Journal of Invasive and Non-Invasive Cardiology

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Short Article - Journal of Invasive and Non-Invasive Cardiology (2021) Volume 4, Issue 1

Noninvasive prediction of portal hypertension and liver fibrosis

 Portal hypertension (PH) is liable for most of the complications that mark the transition from compensated to decompensated cirrhosis, namely variceal hemorrhage, ascites and hepatic encephalopathy. thanks to the invasiveness, requirement for advanced technical expertise and high costs related to HVPG measurements, the introduction of easy, noninvasive screening and diagnostic methods would represent an excellent clinical advancement. The aim of this work is to guage the diagnostic efficacy of noninvasive liver fibrosis indexes within the diagnosis of PH. this can be a prospective study conducted within the period 2012-2016 including 87 cirrhotic patients. These patients are admitted within the Department of Gastrohepatology at University heart of Tirana missioner in Tirana and also followed at the policlinic specialities in Tirana. A multivariate logistic model of serum markers showed that AST-to-platelet (PLT) ratio index (APRI), AAR (AST/ALT ratio), Fib-4, fibrosis index (FI) were related to PH. Also portal blood flow was measured and upper endoscopy was performed. Actually they couldn???t undergo hepatic blood pressure gradient (HVPG) evaluation. For the diagnosis of cirrhosis AUCs were 0.879 and 0.851 for APRI and FIB-4 respectively and predicted the presence of clinically significant malignant hypertension (CSPH), with the very best PPV (94%) and (93.3%). No significant difference was found between them and ROC curve for Echo Doppler (pairwise comparison of ROC APRI ~ Echo_Doppler p=0.8 curves, Echo_Doppler ~ Fib_4 p=0.5).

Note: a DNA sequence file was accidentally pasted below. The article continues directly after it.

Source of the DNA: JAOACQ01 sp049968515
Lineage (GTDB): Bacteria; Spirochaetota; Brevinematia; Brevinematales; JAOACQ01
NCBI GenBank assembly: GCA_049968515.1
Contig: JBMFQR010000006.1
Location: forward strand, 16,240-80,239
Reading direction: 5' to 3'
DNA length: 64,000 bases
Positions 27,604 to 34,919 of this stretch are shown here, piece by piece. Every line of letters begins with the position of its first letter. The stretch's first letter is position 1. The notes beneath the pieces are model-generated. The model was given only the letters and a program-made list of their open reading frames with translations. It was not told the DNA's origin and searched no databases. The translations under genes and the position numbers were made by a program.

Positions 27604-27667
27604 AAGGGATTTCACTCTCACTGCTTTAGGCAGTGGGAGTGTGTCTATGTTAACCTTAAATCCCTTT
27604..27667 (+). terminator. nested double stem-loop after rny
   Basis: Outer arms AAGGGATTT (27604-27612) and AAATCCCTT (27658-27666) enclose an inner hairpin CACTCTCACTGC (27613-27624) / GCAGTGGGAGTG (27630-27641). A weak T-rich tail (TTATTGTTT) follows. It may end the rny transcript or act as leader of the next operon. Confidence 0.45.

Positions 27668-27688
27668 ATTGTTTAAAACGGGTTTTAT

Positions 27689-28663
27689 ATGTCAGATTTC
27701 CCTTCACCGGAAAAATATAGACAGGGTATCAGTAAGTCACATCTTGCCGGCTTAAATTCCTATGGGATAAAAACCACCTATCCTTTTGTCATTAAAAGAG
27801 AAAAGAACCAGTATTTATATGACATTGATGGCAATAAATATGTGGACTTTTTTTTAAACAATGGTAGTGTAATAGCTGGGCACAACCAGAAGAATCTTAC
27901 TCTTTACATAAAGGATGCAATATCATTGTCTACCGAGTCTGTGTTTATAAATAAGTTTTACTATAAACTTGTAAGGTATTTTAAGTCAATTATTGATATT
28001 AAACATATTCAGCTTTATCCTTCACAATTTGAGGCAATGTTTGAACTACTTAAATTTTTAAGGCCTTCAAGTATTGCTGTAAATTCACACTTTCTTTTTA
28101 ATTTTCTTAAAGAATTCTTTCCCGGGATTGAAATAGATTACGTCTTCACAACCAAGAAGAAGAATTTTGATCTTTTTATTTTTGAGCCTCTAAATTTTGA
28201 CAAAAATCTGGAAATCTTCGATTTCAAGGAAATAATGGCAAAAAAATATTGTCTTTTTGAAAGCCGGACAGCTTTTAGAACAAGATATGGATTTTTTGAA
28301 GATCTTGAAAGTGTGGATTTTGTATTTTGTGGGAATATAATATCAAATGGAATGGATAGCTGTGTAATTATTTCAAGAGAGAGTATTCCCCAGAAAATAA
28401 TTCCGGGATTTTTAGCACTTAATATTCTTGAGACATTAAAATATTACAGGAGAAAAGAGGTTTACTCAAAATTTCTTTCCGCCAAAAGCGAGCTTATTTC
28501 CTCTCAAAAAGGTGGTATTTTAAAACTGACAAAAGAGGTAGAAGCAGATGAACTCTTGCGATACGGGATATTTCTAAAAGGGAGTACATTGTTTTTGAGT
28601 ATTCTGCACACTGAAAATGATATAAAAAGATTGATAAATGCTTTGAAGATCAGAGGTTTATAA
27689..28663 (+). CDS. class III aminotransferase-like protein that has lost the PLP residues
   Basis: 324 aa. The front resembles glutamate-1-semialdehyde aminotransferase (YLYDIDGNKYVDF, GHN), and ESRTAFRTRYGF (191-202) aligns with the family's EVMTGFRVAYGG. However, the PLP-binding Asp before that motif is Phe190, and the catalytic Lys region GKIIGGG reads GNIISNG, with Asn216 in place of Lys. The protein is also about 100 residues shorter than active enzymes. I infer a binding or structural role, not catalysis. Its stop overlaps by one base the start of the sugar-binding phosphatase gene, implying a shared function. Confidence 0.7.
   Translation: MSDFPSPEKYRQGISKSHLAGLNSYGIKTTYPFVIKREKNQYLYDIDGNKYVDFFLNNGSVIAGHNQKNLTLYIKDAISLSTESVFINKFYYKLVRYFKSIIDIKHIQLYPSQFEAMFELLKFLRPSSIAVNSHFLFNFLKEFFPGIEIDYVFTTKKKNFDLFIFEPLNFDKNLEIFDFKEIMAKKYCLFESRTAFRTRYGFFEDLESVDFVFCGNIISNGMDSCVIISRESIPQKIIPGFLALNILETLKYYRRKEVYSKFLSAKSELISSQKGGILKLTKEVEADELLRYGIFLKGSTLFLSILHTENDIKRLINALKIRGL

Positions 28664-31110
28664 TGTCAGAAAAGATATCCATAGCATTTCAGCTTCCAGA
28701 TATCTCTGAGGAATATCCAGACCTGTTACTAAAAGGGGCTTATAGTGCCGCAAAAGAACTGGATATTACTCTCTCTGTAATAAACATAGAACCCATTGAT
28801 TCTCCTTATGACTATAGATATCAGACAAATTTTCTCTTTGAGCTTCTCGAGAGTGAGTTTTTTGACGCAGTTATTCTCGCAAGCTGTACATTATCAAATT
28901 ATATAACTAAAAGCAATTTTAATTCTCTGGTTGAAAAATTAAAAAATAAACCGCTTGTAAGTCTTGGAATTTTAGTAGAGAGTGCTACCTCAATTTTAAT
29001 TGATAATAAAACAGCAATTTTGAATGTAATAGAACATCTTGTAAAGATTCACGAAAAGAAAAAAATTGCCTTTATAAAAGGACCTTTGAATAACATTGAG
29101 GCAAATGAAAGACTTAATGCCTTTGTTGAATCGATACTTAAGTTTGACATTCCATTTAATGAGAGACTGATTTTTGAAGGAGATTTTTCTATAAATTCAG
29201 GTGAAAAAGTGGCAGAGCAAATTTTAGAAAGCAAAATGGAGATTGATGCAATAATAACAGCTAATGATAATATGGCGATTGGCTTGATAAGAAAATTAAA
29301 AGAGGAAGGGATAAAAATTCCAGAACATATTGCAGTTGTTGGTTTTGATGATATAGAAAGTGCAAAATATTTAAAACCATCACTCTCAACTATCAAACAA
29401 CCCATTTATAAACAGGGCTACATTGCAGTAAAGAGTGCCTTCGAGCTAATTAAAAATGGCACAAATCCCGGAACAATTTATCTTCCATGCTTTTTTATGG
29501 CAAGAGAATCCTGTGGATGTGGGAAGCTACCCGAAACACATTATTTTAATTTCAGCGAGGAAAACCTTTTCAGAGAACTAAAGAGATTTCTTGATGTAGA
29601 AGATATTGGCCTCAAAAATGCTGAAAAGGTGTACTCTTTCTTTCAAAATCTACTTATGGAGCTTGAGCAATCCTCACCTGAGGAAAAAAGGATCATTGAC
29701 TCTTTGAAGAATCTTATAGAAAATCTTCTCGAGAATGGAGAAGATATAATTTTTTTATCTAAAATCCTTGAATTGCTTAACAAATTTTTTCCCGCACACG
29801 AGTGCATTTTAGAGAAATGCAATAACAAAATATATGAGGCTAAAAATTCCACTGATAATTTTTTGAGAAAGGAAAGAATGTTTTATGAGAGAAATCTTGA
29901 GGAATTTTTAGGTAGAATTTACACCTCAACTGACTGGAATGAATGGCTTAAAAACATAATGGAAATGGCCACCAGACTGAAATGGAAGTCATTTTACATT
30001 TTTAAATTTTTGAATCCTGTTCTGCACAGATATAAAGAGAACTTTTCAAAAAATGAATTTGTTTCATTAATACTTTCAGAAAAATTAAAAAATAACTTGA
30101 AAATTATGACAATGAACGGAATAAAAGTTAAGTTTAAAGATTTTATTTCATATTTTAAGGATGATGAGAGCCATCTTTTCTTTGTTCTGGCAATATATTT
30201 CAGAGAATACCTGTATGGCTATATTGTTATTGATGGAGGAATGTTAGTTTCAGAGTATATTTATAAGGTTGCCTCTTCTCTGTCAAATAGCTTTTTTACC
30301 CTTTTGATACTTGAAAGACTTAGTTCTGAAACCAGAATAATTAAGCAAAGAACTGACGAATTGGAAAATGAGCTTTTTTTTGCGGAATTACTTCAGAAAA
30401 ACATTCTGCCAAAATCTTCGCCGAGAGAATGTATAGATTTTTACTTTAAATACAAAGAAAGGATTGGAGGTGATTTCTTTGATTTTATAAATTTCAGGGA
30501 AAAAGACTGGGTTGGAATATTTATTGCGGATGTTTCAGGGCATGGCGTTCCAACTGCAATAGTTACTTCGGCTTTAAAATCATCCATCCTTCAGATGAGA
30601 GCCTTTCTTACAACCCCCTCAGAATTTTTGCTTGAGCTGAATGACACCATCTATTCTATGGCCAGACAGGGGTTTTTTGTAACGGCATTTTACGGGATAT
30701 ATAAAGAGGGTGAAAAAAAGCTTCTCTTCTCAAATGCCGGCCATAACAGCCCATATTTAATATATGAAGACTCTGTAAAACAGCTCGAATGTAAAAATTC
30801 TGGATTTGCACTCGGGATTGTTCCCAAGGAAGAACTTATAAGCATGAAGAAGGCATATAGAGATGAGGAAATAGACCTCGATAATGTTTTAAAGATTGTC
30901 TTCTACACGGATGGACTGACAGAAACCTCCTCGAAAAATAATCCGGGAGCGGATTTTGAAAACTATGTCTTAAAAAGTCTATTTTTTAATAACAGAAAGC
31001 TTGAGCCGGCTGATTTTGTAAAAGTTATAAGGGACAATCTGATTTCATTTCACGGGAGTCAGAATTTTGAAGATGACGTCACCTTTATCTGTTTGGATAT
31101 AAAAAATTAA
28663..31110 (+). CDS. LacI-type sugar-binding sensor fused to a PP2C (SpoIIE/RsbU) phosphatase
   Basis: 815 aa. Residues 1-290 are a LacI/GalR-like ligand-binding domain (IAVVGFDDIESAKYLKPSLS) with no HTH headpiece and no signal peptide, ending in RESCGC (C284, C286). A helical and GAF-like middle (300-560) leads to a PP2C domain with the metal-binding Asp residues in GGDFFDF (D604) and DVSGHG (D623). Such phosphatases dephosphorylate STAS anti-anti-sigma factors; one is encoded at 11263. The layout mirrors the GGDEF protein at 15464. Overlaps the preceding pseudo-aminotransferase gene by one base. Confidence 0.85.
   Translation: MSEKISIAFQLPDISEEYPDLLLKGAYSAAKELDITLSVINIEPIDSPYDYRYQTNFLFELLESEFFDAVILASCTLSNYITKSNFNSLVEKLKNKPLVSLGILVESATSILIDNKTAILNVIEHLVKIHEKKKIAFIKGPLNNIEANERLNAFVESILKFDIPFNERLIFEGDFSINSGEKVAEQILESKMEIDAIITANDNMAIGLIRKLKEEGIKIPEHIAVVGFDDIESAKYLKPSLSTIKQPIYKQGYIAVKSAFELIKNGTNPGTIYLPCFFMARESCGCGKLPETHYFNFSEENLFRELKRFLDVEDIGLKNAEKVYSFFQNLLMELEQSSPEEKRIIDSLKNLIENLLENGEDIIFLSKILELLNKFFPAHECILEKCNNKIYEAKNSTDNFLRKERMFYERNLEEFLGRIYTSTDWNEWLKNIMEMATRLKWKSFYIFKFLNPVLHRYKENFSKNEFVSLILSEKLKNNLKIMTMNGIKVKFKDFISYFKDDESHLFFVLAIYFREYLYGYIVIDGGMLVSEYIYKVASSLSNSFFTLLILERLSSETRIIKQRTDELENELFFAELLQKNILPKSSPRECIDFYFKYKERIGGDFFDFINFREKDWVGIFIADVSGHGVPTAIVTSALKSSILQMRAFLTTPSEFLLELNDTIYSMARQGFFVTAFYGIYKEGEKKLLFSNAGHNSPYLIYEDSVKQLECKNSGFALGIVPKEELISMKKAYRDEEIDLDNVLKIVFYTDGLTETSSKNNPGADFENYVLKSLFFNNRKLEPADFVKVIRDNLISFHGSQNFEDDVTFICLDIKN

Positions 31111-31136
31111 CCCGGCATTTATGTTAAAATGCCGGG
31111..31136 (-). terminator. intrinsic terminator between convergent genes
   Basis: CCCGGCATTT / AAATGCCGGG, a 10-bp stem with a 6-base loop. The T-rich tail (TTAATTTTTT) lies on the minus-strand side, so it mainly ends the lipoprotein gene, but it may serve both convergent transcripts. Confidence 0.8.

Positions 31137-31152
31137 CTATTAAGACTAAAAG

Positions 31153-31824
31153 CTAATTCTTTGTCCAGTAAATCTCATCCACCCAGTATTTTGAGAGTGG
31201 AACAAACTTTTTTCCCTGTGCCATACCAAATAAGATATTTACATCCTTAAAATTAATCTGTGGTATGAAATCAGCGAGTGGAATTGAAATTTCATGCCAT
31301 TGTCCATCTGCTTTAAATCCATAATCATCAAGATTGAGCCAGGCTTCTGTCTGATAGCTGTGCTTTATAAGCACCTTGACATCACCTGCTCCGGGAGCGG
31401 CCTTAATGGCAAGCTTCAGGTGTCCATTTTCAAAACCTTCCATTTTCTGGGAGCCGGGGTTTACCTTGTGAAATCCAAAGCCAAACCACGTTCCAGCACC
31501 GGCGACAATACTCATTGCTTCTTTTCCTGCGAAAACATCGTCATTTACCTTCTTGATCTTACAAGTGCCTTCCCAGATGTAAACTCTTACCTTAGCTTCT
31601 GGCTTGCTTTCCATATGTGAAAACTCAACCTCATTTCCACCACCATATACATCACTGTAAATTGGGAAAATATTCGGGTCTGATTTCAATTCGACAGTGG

Noninvasive liver fibrosis indexes may be used not only as a first-line screening method for CSPH but also for predicting esophageal varices (EV) in cirrhotic patients also as proxy for fluxmetric measurement. The assessment of malignant hypertension may be a relevant step within the evaluation of newly diagnosed advanced chronic disease (ACLD). this gold standard includes the invasive evaluation of hepatic blood pressure gradient (HVPG) and endoscopy. However, noninvasive or minimally invasive techniques to assess malignant hypertension are proposed and well established. within the present manuscript, we review clinical studies on the employment of noninvasive or minimally invasive techniques to assess malignant hypertension in ACLD patients. A review of the pathophysiology and explanation of malignant hypertension is beyond the scopes of the current manuscript that focuses on noninvasive assessment of the portal pressure gradient (HVPG). However, reminding that variceal hemorrhage, ascites, spontaneous bacterial peritonitis, and hepatorenal syndrome are among the possible complications of PH is enough to underline the clinical relevance of this syndrome. Consequently, the assessment of clinically significant malignant hypertension (CSPH) in cirrhotic patients is of utmost importance. Until today, the gold standard for the evaluation of HVPG is represented by transvenous catheterization of the vena. HVPG is one in every of the most effective prognostic indicators up to now in patients with liver cirrhosis. Several studies have highlighted the worth of this method in predicting the clinical history or the looks of events in cirrhotic patients. the primary important threshold is 10 mmHg, which defined as a cutoff of CSPH, beyond which the event of ascites, varices, and hepatorenal syndrome is also observed [6–8]. Furthermore, patients with an HVPG > 10 mmHg are at increased risk of developing hepatocarcinoma [9] and decompensation after hepatic resection [10].